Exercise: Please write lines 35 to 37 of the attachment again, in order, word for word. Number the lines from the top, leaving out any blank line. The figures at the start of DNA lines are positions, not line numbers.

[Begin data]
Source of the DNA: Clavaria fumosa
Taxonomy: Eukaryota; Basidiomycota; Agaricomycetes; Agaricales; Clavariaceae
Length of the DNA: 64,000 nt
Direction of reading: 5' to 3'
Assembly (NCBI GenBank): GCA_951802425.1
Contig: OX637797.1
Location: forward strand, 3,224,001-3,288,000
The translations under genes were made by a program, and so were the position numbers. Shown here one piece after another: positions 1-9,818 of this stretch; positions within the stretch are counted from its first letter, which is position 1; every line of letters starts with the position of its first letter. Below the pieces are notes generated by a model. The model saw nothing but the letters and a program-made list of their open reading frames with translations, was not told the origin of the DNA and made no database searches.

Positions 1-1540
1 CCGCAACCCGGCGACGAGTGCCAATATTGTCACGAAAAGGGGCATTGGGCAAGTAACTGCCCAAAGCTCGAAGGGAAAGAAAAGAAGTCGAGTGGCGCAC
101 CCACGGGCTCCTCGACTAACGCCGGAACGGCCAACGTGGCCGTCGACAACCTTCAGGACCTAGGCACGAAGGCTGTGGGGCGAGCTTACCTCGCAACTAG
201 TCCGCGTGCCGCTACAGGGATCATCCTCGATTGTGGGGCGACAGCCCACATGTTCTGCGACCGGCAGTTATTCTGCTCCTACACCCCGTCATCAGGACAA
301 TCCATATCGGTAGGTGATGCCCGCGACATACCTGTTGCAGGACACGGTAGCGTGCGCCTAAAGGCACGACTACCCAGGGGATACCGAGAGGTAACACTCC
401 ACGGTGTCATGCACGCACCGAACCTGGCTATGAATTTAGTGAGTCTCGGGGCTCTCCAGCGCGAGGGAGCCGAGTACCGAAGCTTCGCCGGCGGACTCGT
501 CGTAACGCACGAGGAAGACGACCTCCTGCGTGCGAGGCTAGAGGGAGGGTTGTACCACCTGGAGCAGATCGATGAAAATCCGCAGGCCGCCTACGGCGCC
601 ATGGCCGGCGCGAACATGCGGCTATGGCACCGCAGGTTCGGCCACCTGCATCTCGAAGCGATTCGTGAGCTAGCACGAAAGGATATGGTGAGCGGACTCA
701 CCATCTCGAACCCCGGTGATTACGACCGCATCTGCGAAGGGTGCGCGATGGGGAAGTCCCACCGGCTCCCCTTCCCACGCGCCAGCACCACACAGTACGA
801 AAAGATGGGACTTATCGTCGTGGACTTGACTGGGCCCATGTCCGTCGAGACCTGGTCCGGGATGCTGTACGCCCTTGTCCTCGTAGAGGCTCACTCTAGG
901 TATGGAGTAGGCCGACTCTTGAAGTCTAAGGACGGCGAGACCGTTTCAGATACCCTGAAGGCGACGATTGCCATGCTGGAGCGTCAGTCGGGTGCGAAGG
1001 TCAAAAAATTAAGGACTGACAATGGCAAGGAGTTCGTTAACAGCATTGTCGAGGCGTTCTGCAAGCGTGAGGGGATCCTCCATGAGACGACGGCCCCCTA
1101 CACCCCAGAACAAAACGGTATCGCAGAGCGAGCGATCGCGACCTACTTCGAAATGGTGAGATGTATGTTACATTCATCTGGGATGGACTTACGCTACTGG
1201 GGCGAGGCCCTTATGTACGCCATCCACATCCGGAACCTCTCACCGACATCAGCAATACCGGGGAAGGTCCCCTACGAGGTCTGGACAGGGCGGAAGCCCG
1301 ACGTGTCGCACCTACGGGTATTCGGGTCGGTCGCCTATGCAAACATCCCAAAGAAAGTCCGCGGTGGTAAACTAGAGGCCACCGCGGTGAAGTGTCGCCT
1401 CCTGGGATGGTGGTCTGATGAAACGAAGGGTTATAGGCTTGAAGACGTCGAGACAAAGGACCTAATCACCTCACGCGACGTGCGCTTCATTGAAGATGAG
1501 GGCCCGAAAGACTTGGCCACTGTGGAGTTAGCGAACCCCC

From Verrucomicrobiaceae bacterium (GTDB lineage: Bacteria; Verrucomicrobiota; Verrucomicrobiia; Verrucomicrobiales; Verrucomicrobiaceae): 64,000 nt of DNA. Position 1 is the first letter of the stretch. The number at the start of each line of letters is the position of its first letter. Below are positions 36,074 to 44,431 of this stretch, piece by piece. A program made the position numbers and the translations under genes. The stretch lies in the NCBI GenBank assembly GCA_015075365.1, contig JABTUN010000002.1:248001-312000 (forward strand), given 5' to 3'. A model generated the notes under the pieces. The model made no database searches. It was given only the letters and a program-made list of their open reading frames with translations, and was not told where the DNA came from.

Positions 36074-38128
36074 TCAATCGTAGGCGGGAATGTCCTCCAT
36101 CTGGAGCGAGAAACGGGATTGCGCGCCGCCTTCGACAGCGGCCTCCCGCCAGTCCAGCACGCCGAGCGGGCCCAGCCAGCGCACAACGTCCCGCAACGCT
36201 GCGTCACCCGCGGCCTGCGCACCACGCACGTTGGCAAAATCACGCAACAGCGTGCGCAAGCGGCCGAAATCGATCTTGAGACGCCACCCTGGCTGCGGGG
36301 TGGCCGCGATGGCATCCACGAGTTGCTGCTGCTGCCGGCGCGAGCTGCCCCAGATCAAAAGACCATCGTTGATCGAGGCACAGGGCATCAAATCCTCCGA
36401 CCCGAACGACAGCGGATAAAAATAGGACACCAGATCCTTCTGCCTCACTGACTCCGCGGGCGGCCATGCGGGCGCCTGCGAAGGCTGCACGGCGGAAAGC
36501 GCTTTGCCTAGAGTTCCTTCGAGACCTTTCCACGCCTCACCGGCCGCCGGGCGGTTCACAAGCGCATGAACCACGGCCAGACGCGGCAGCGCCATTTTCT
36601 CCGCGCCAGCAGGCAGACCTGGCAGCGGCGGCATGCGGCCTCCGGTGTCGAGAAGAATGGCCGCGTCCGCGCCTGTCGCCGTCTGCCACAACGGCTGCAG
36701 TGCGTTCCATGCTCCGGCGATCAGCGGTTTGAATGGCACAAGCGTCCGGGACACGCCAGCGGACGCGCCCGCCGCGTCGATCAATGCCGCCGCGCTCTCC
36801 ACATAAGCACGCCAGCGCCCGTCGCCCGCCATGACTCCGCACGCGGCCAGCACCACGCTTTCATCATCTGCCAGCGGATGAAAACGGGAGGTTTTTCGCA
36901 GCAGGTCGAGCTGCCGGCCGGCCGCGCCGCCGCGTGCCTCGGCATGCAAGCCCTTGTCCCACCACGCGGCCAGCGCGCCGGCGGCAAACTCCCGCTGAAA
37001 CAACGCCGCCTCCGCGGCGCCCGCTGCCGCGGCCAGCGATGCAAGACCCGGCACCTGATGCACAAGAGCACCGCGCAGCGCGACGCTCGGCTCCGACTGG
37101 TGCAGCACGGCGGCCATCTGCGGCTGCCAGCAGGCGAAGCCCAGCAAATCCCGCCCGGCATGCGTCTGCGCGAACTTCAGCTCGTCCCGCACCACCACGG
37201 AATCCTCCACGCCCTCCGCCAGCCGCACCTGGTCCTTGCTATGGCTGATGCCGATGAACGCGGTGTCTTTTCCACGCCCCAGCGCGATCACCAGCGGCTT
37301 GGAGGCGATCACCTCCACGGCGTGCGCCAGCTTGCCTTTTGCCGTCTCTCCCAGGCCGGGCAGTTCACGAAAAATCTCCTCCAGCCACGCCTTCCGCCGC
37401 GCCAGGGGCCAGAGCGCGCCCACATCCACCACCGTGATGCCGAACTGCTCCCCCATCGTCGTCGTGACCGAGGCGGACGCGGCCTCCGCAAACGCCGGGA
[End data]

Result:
36701 TGCGTTCCATGCTCCGGCGATCAGCGGTTTGAATGGCACAAGCGTCCGGGACACGCCAGCGGACGCGCCCGCCGCGTCGATCAATGCCGCCGCGCTCTCC
36801 ACATAAGCACGCCAGCGCCCGTCGCCCGCCATGACTCCGCACGCGGCCAGCACCACGCTTTCATCATCTGCCAGCGGATGAAAACGGGAGGTTTTTCGCA
36901 GCAGGTCGAGCTGCCGGCCGGCCGCGCCGCCGCGTGCCTCGGCATGCAAGCCCTTGTCCCACCACGCGGCCAGCGCGCCGGCGGCAAACTCCCGCTGAAA